With the help of Harris’ father Mike, though, and even some coercing from Izzo, who likes two-sport athletes, Fellows convinced the young receiver to transition back to the football field. Harris played on the freshman team that season, then moved up to varsity his sophomore year. That’s when things started to shift, as Harris went for over 1,000 yards receiving with 12 touchdowns.
But just as his football career was starting to ramp up, Harris committed to play basketball at Michigan State that summer, in 2012.
“If Drake had to do it over again, he’d probably tell you that Coach Izzo was the coach that he trusts most out of this whole thing,” Fellows said. “And Coach has been really good to Drake since then, so that’s a compliment to him. But I think Drake committed to Michigan State early to get the pressure off of him.”
The next season, Harris set the world on fire. He went for 2,015 yards, an Michigan High School Athletic Association record, and 25 touchdowns, the second-best mark in MHSAA history. In the state championship game, Harris accumulated 243 yards and two touchdowns against Orchard Lake St. Mary’s. The guy who matched up with Harris that game? Eventual Michigan State legend Jalen Watts-Jackson.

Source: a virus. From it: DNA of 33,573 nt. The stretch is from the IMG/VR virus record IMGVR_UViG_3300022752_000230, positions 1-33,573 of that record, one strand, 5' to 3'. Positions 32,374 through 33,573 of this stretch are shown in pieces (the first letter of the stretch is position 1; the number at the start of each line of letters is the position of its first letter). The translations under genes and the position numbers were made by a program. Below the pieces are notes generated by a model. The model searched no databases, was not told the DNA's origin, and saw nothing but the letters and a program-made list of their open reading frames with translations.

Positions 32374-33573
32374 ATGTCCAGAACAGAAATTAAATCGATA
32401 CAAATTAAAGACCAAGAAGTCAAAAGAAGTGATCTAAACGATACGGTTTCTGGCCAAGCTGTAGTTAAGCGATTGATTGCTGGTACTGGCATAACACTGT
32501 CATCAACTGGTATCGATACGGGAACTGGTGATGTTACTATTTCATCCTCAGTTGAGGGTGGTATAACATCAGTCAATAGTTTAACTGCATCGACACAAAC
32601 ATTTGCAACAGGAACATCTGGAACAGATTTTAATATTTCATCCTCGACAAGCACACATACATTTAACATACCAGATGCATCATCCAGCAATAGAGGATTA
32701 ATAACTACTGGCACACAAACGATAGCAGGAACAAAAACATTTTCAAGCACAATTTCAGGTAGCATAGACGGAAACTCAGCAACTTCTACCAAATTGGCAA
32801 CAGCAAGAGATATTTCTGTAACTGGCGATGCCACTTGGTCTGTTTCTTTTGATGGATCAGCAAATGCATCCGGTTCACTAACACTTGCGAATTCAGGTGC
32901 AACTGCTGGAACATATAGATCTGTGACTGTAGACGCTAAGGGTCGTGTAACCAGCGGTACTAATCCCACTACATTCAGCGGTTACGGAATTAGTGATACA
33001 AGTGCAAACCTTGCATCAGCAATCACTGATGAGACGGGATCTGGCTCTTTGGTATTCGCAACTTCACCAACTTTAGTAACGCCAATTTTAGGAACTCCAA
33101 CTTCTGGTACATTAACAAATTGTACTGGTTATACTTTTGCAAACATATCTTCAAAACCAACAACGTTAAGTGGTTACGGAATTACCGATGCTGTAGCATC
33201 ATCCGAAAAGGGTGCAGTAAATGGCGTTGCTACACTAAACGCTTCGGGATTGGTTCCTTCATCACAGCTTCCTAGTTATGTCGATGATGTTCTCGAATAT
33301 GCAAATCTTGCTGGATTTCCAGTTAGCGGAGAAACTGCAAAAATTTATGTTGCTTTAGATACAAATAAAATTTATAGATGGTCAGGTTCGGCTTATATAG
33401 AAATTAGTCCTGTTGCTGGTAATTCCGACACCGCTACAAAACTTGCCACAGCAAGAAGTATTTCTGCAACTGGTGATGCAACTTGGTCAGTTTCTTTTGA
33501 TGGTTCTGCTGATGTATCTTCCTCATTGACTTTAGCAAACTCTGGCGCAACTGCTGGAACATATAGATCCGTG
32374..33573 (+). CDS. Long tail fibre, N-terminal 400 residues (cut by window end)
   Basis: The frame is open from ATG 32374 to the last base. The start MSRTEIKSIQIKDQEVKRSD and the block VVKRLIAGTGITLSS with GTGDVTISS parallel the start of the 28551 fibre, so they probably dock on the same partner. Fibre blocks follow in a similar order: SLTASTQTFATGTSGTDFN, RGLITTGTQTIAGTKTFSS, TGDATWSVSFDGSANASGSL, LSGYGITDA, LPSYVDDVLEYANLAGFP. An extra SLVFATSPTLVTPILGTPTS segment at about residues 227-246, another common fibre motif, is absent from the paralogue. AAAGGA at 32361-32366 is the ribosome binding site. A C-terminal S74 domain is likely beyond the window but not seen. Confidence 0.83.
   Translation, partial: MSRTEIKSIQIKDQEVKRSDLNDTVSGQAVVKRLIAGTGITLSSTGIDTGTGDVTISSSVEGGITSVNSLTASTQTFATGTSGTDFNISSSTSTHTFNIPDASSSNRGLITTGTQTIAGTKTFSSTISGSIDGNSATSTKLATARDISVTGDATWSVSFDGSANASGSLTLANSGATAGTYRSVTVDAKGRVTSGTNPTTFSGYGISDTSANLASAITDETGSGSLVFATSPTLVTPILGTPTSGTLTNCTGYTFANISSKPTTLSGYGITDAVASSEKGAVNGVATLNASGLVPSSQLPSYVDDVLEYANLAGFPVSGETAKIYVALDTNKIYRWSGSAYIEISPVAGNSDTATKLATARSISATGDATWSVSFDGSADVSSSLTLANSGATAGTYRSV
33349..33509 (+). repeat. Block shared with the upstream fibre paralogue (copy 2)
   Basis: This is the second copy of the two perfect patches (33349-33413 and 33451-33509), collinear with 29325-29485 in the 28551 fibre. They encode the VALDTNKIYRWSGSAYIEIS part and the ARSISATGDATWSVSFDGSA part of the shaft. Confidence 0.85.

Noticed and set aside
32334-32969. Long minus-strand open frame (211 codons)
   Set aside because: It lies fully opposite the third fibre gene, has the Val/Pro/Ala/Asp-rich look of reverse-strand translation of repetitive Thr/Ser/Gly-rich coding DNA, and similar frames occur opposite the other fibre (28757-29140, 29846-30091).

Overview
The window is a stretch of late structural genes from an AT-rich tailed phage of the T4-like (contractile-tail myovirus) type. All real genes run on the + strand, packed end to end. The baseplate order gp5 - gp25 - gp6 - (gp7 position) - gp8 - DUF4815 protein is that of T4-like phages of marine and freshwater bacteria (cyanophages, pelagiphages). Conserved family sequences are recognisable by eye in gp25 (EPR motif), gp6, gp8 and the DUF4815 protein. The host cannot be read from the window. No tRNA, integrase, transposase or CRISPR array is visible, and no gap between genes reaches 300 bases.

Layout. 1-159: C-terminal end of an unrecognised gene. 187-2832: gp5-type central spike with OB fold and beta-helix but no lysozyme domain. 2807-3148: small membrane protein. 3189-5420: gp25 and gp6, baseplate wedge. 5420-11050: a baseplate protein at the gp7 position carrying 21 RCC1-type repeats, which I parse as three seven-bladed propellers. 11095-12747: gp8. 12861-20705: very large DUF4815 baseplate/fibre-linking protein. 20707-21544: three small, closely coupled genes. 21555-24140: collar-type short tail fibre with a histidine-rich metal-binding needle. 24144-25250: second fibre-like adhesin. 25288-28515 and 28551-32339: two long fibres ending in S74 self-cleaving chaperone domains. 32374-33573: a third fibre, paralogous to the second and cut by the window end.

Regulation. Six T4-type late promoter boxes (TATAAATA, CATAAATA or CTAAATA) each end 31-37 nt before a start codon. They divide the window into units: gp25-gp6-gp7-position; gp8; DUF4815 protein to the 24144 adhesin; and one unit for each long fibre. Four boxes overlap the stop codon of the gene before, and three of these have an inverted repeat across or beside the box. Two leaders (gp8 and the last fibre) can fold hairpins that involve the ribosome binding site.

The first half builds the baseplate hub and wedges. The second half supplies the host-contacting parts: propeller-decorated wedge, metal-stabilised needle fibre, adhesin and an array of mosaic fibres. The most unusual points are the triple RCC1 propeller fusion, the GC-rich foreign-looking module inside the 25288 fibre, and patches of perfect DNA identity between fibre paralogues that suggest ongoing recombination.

From there, the offers came streaming in. Zuidema says Harris would get texts from football coaches across the country — sometimes 15 in a day — and it put the pressure right back on.
“We’d be at home playing video games or something, because he basically lived with me in high school,” Zuidema said. “I mean, you name it, whatever college coach in the country was blowing his phone up. I mean, I remember teams like Tennessee and SEC coaches texting him like 10 or 15 times a day. He struggled with that a lot, because it was so many teams that hitting him up at that point, he didn’t know what to do, because it’s hard to respond to every single one, acting like you’re kind of interested.”
In March of 2013, Harris decommitted from the Spartans.
Just over a month later, Harris went on a visit to Michigan’s spring game in 2013. Zuidema, a Michigan State fan himself, came with him.